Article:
This week in animal research 24/03/16
Frog foam could deliver drug therapy for burn victims
Researchers from the University of Strathclyde have discovered that foam made by miniature frogs to protect their eggs could be used to deliver healing drugs to burns patients. After mating, tiny Tungara frog from Trinidad whip up a foam, made from at least six proteins, that protects the spawn from disease, predators and weather. The researches have begun making a synthetic version of the foam as the tough bubbles could trap and deliver medication while providing a protective barrier between the wound dressing and damaged skin. When they loaded the foam with an antibiotic drug called vancomycin, the drug was released and worked as it should on infected laboratory samples, without damaging the health of cells. However there is still a lot of work to be done before creating a foam that is as stable as the one made by the frogs.
New technique recreates gills to reduce the need for fish in experiments
Researchers at King's College London have validated a technique to recreate a freshwater gill system in the lab in order to reduce the need for fish in environmental toxicology tests. These ‘mini gills’ could potentially be used as an alternative to live fish for toxicology testing (which can use 42 fish per test) and bioaccumulation studies. They can also be used in environmental water quality monitoring, as the researchers discovered that they can tolerate freshwater in the laboratory, as well as river water taken in the field. This technique provides a more humane way to study the impacts of environmental hazards on freshwater fish, whilst reducing the number of fish needed.
Giving antibodies to infant macaques exposed to HIV-like virus could clear the infection
An infant rhesus macaques treated with antibodies within 24 hours of being exposed to SHIV (simian HIV) was completely cleared of the virus researchers at Oregon National Primate Research Center found. SHIV-infected non-human primates can transmit SHIV to their offspring through milk feeding, just as humans can transmit HIV from mother to child through breastfeeding and during childbirth. In humans, a combination of measures for mothers and infants, including antiretroviral therapy (ART), C-section delivery and formula feeding, have decreased the rate of mother-to-child HIV transmission from 25% to less than 2% since 1994. However, despite this decrease, approximately 200,000 children are infected with HIV each year worldwide, primarily in developing countries where ART is not readily available. Whilst it is recommended to treat human babies with ART during the last month of gestation, the few days after delivery, and during breastfeeding time frames, risks still remain, including toxicities associated with long-term ART use, the development of drug-resistant viral variants, and lack of access to prenatal care prior to delivery. This discovery indicates that using new methods, such as antibodies, to limit infection after exposure in newborns could be advantageous.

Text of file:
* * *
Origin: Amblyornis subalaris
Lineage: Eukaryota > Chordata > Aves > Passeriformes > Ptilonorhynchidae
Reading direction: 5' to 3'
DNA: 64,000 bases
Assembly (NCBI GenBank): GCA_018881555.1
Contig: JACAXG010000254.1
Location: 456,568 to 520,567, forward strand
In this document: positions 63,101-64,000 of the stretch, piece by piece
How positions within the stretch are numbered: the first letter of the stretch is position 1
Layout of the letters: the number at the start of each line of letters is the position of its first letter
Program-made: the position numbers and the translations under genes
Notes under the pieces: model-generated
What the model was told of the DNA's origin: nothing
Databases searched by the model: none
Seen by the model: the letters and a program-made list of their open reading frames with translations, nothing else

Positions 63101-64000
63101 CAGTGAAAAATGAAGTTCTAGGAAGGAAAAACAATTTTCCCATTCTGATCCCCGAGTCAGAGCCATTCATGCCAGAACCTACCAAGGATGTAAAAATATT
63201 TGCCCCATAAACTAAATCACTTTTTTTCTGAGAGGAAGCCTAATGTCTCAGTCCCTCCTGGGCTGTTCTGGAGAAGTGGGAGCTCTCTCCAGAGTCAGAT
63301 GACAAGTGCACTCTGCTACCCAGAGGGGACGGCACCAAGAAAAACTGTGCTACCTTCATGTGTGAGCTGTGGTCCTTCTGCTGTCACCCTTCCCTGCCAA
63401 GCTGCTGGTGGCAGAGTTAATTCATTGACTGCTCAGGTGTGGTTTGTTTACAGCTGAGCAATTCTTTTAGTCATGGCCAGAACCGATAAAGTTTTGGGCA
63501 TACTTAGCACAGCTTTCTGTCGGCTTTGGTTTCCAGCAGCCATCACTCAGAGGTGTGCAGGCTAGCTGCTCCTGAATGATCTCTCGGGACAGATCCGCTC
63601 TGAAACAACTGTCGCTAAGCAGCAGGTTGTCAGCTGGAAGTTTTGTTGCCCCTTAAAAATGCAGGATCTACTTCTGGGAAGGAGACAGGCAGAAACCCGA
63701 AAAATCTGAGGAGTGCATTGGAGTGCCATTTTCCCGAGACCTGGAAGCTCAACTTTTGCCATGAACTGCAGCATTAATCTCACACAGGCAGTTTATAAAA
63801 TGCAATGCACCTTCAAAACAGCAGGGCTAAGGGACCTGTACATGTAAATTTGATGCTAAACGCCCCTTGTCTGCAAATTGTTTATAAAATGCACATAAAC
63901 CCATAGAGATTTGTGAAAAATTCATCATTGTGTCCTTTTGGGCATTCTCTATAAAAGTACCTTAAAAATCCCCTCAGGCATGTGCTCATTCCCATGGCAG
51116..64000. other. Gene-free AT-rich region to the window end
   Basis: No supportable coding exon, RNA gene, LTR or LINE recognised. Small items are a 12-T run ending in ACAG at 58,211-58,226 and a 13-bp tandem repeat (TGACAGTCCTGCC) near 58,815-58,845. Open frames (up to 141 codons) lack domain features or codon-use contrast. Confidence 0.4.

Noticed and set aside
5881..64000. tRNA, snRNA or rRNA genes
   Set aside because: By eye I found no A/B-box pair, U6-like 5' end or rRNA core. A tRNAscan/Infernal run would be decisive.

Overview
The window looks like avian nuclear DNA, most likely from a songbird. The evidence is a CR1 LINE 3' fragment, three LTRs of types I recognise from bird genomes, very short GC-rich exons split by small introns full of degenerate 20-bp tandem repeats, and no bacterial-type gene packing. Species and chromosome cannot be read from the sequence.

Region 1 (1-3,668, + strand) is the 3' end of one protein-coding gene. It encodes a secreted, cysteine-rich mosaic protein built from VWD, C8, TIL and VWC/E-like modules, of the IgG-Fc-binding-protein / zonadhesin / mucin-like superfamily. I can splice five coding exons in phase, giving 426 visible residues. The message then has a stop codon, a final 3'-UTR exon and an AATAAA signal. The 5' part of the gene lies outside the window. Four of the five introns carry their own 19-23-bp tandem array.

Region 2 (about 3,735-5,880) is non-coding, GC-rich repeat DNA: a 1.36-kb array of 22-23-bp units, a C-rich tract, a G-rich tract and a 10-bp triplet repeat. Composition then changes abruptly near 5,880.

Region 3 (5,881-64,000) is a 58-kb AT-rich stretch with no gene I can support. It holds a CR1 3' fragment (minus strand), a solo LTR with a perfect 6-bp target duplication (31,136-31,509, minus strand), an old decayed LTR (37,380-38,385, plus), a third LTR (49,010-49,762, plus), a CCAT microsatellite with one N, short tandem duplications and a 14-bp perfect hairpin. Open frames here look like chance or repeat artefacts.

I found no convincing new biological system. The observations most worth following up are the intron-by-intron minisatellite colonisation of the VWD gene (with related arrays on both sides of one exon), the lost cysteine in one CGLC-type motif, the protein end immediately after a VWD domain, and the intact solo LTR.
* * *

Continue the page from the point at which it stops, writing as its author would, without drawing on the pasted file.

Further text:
The evolution of the anus is a subject that can be the butt of poor humour
On 15 March, at the Ctenopolooza meeting in St. Augustine, Florida, evolutionary biologist William Browne of the University of Miami in Florida debuted films of comb jellies pooping—and it wasn’t through their mouths.
Fungi help woodpeckers break into the housing market
The endangered woodpeckers Picoides borealis are the only bird that chooses living rather than dead trees for their excavations. Wood-decaying fungi can speed up the work, but only if they find their way into a wound in the bark. Do the woodpeckers and fungi have a symbiotic relationship, with the birds helping the fungi disperse while the fungi assist their excavations by softening the wood? To find out, scientists drilled 5.1-centimeter holes into the central wood of 60 pines in a forest in coastal North Carolina. The researchers screened off half the holes, but left the other 30 open.
The scientists found that whereas only 27% of the trees had been infected with these organisms at the beginning of the experiment, now 75% were. The diversity of wood-decay fungi had also increased dramatically.
Four years observation before prairie dogs seen killing ground squirrels, not for food, just to take out the competition. Serial killers raise more young.